When it comes to managing paid search campaigns, it never hurts to have an extra set of eyes. One common issue that I’ve encountered when managing AdWords accounts is pacing — how does one ensure that a campaign hasn’t exceeded its daily or monthly budget?
Getting this question wrong can, at best, lead to client disappointment and at worst, lead to practictioners (agencies and/or freelancers) having to issue credits back to clients. This is never a good time!
Thankfully, Google AdWords Scripts combined with the Slack API can serve as an extra layer of monitoring for accounts. In this tutorial, I’ll show you how to leverage these tools to create your own campaign budget monitor.
Essentially, the code shown below will review your active campaigns for high spend and send a Slack alert to the channel/user of your choice
Let’s get started!
Setting up the Slack API
Before we dive into the AdWords Script, lets make sure that you have the proper Slack credentials. Head over to the Slack API page, located here.
Make sure that you are logged into the Slack account that you plan on sending alerts to.
Next, click the ‘Create New App’ button (screenshot below), and enter your new App Name and appropriate development team — in my case, it is 3Q Digital. Make sure that you click ‘Create App’ and scroll down the page to find out your new App’s ClientID and Client Secret values.
Note: If you’re using a corporate account (e.g. 3Q Digital), you’ll need to reach out to your Slack Channel admins and ask them to approve your app.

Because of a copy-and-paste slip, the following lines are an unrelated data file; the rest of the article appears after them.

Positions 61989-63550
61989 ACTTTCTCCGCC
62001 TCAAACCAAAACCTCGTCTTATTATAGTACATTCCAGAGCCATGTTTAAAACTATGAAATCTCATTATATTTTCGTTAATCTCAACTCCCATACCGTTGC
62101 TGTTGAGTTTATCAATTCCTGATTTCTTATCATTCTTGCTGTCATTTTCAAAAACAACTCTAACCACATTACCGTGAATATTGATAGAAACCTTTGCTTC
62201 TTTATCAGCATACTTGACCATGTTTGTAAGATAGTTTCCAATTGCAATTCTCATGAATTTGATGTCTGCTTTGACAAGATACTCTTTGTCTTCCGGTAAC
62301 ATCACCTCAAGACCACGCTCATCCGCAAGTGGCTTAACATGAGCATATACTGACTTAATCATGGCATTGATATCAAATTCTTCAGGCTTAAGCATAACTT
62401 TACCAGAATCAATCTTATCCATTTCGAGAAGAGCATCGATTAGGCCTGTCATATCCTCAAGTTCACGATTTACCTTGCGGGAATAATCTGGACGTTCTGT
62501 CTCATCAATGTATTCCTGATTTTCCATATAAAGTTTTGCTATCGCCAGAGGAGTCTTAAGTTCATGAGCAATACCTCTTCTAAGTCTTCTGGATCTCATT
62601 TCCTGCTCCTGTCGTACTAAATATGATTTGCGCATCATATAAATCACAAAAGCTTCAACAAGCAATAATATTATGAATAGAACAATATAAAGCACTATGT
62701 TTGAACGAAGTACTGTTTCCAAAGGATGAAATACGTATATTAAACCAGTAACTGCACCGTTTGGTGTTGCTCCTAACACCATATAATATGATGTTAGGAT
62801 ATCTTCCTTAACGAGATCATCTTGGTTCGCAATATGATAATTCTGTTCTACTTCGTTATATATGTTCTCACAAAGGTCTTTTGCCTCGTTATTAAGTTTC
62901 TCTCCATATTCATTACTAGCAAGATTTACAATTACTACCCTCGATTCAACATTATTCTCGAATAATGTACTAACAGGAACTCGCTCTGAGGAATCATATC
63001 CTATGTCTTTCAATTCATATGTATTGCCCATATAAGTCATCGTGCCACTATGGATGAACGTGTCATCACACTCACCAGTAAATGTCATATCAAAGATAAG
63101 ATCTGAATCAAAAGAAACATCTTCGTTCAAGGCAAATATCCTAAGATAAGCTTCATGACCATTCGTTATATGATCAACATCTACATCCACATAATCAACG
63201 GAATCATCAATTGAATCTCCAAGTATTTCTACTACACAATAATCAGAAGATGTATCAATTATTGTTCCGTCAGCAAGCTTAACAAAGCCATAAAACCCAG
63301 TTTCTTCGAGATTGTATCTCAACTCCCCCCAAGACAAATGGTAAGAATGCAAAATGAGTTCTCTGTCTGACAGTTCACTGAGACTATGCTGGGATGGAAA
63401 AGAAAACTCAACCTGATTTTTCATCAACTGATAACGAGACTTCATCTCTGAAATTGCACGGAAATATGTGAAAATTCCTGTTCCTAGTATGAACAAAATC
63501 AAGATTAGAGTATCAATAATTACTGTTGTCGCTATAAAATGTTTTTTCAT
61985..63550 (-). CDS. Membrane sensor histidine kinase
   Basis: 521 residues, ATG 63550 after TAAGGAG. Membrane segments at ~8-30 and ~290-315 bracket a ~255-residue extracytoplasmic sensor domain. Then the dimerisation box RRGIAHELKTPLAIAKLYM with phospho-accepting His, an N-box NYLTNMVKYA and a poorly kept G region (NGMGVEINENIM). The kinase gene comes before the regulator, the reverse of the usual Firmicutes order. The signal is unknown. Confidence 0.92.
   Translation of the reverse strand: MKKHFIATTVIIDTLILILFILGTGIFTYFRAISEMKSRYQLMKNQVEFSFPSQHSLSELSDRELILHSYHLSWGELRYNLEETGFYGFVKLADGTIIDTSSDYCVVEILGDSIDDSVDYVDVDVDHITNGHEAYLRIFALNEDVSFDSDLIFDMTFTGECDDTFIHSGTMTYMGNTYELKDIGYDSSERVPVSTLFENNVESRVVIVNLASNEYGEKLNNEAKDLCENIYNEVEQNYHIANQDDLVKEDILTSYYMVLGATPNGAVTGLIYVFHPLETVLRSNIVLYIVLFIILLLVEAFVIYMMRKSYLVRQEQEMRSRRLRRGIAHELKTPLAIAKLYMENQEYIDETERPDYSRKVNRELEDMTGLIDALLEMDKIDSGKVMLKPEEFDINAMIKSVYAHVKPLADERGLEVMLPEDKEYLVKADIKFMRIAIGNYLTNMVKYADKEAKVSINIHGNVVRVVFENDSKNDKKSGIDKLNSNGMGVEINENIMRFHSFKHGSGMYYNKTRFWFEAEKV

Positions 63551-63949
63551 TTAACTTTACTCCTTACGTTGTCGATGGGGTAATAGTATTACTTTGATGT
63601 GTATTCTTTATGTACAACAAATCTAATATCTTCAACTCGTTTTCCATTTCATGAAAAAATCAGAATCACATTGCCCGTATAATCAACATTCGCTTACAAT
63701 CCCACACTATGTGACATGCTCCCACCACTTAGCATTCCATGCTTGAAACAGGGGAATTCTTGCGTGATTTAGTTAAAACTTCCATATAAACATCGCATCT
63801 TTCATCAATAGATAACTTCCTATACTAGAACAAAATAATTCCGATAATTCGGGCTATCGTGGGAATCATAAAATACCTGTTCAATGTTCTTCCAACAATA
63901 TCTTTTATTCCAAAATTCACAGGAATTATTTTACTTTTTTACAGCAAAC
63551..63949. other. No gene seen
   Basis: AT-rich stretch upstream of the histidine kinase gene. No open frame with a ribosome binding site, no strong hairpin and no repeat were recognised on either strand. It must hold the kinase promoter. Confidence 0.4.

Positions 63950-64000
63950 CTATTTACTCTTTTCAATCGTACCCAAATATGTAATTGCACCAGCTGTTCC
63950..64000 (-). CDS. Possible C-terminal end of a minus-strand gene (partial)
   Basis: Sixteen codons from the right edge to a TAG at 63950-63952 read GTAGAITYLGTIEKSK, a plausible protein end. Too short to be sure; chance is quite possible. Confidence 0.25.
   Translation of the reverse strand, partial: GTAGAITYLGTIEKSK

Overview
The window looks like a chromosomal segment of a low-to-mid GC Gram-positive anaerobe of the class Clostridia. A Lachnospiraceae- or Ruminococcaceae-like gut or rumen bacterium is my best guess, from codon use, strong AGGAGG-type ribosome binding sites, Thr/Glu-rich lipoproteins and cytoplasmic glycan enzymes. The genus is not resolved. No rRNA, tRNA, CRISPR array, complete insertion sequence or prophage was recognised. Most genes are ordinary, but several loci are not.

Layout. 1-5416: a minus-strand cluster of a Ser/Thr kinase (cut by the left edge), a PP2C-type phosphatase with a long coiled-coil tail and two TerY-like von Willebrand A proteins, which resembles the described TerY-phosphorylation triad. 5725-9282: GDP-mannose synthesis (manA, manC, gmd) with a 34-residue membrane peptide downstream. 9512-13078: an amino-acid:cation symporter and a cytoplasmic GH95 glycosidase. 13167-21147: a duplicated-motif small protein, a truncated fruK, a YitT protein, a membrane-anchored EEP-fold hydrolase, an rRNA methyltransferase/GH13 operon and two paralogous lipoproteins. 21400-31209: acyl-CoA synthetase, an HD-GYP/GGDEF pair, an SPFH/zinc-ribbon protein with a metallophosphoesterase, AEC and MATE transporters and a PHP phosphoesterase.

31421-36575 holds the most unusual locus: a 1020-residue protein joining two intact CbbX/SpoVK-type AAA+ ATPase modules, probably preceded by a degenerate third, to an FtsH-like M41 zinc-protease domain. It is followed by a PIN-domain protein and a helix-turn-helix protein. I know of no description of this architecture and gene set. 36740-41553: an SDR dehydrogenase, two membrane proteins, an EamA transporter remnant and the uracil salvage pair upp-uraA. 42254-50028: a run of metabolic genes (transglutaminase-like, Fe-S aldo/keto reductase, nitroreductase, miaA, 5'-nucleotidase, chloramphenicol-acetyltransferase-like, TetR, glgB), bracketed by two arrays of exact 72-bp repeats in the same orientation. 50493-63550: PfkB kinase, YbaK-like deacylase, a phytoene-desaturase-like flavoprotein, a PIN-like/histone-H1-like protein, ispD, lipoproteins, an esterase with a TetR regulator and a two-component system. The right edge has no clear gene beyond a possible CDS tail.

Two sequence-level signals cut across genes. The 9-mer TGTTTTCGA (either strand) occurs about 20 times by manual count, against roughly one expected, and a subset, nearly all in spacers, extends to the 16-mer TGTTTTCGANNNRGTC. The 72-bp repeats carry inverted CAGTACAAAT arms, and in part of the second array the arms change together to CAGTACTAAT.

You now have the keys to the castle. Before we move on, we’ll need to set up our incoming webhooks.
Enabling Slack Webhooks
In order to leverage Slack, we will need a way to send messages via our Google AdWords Script that are of interest to the end user. We’ll use the Slack API’s Incoming Webhooks feature to accomplish this task.
I’ll go into detail as to how this works later in the tutorial but for now, navigate to your new app’s configuration page and select Incoming Webhooks (screenshot below).
According to Slack, webhooks are a simple way to post messages from external sources (e.g. AdWords) into Slack.
In order to use Webhooks, you’ll need to decide where you want to send Slack messages. This could be a common team channel, an channel created specficially for alerts, or an individual user.
Note: You’ll need to create a new Slack Webhook each time you want to send messages to a different user or channel.
Navigate to the bottom of the incoming Webhooks page and click the Add New Webhook To Team button (screenshot below). From here, select the user/channel that will receive alerts and click Authorize.
Upon completion, you should see a new row that contains your new Slack Webhook URL address:
Copy and paste this URL into a text editor — we’ll need it later.
Make sure to take note of your credentials and head over to the AdWords UI tab.
Creating the Script Outline (to MCC or Not to MCC)
Before we dive in to the script, lets chat briefly about where to create the script. If you’re working in an agency setting, I highly encourage you to consider running your custom AdWords Script at the MCC (My Client Center) level.
Running your scripts at a MCC level allows you to a) apply your code to multiple clients and b) retain control of your code in the case that you and a client part ways.
In this tutorial, I’ll show you both the MCC approach and the non-MCC approach. Make sure to create your new script — in either the MCC or individual account — and let’s get started!
UnderscoreJS – provides a numer of useful functional programming helpers
In order to make life easier, I’ve ported over both libraries so that they work within Google AdWords. You can find these ports on my GitHub. It’s good practice to copy and paste these libraries into the bottom of new scripts so that you can use them.
All code in the rest of this tutorial assumes that you’ve included Underscore.
Creating the MCC Script Outline
Let’s create the basic skeleton for our MCC script. Make sure that you have the relevant Google AdWords Customer IDs (CIDS) before using the code below.